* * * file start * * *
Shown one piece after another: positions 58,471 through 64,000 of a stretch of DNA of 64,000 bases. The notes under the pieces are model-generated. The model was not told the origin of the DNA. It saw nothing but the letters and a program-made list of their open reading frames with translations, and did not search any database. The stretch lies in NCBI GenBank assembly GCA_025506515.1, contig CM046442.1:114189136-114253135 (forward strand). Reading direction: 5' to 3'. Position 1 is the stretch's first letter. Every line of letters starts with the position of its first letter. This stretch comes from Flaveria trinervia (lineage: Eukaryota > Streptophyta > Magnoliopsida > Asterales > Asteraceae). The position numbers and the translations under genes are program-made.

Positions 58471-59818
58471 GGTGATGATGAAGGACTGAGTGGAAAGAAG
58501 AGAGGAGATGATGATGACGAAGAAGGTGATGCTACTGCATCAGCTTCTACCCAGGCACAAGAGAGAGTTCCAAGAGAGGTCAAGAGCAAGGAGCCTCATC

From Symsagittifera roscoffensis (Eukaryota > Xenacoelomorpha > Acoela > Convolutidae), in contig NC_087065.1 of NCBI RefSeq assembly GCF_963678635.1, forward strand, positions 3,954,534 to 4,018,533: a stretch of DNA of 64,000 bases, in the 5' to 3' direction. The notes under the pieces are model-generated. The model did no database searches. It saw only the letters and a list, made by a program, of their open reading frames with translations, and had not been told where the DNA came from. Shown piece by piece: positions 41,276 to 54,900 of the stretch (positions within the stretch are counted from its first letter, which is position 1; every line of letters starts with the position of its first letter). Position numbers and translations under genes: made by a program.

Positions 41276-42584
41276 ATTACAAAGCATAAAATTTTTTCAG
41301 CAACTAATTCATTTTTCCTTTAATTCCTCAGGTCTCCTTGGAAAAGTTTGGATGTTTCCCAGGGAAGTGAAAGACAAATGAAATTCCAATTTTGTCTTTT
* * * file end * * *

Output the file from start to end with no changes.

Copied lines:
Shown one piece after another: positions 58,471 through 64,000 of a stretch of DNA of 64,000 bases. The notes under the pieces are model-generated. The model was not told the origin of the DNA. It saw nothing but the letters and a program-made list of their open reading frames with translations, and did not search any database. The stretch lies in NCBI GenBank assembly GCA_025506515.1, contig CM046442.1:114189136-114253135 (forward strand). Reading direction: 5' to 3'. Position 1 is the stretch's first letter. Every line of letters starts with the position of its first letter. This stretch comes from Flaveria trinervia (lineage: Eukaryota > Streptophyta > Magnoliopsida > Asterales > Asteraceae). The position numbers and the translations under genes are program-made.

Positions 58471-59818
58471 GGTGATGATGAAGGACTGAGTGGAAAGAAG
58501 AGAGGAGATGATGATGACGAAGAAGGTGATGCTACTGCATCAGCTTCTACCCAGGCACAAGAGAGAGTTCCAAGAGAGGTCAAGAGCAAGGAGCCTCATC

From Symsagittifera roscoffensis (Eukaryota > Xenacoelomorpha > Acoela > Convolutidae), in contig NC_087065.1 of NCBI RefSeq assembly GCF_963678635.1, forward strand, positions 3,954,534 to 4,018,533: a stretch of DNA of 64,000 bases, in the 5' to 3' direction. The notes under the pieces are model-generated. The model did no database searches. It saw only the letters and a list, made by a program, of their open reading frames with translations, and had not been told where the DNA came from. Shown piece by piece: positions 41,276 to 54,900 of the stretch (positions within the stretch are counted from its first letter, which is position 1; every line of letters starts with the position of its first letter). Position numbers and translations under genes: made by a program.

Positions 41276-42584
41276 ATTACAAAGCATAAAATTTTTTCAG
41301 CAACTAATTCATTTTTCCTTTAATTCCTCAGGTCTCCTTGGAAAAGTTTGGATGTTTCCCAGGGAAGTGAAAGACAAATGAAATTCCAATTTTGTCTTTT